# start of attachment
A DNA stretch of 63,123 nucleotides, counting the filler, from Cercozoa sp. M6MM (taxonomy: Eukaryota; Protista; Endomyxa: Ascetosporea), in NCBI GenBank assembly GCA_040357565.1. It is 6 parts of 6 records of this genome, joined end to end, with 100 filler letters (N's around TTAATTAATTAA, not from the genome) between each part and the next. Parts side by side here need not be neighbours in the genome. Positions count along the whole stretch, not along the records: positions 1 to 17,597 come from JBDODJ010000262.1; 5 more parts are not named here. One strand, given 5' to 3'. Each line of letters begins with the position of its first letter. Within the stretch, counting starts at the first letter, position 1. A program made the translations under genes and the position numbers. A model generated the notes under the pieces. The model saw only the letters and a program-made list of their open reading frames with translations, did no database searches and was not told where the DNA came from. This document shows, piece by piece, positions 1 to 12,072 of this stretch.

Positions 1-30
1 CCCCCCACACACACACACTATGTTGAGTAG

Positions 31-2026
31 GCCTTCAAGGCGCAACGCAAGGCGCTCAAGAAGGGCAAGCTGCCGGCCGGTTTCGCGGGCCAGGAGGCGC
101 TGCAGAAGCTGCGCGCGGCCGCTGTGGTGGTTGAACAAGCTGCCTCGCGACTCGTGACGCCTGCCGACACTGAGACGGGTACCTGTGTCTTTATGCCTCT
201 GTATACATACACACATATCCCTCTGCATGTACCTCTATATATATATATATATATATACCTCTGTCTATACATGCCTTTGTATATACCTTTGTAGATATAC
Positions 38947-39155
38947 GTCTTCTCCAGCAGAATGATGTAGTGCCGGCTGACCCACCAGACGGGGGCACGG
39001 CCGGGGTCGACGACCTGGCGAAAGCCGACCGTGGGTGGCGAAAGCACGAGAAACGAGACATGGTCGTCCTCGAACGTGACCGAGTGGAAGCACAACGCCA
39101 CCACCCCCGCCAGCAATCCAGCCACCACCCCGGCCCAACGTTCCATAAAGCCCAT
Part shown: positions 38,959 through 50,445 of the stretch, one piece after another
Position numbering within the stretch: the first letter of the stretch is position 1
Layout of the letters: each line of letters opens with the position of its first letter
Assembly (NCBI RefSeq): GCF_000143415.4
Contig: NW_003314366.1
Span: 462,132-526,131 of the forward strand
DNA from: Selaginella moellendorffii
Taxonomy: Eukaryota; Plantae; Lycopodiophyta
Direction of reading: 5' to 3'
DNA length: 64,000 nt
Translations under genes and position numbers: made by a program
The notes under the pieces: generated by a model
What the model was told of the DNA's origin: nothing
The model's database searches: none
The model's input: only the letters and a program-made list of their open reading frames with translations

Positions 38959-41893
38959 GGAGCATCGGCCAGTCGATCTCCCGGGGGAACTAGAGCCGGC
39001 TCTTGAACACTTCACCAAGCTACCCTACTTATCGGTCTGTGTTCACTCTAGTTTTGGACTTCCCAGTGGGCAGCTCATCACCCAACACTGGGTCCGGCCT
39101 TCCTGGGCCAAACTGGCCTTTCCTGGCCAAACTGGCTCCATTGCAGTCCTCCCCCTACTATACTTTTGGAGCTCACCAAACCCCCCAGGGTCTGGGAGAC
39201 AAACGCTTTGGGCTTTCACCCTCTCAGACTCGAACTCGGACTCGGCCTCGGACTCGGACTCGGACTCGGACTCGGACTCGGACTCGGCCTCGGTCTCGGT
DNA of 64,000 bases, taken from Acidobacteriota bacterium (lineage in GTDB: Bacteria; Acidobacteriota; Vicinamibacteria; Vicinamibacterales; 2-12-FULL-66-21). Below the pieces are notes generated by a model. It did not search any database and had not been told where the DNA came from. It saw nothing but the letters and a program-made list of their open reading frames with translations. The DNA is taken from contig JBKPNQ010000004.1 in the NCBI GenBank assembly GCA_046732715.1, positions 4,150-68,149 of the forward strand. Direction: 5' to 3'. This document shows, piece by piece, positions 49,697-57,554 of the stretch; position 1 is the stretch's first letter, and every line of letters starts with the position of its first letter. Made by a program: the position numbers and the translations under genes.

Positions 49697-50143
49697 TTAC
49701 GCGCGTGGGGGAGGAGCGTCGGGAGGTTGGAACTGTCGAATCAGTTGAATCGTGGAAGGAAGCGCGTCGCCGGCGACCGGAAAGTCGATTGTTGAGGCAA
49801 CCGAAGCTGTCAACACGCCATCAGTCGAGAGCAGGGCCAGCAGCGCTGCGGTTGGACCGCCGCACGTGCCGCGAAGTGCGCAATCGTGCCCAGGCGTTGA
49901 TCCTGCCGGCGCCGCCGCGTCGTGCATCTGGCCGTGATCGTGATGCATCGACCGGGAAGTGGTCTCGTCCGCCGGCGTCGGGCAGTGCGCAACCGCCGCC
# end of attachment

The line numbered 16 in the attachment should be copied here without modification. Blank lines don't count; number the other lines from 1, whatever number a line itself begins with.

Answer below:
Contig: NW_003314366.1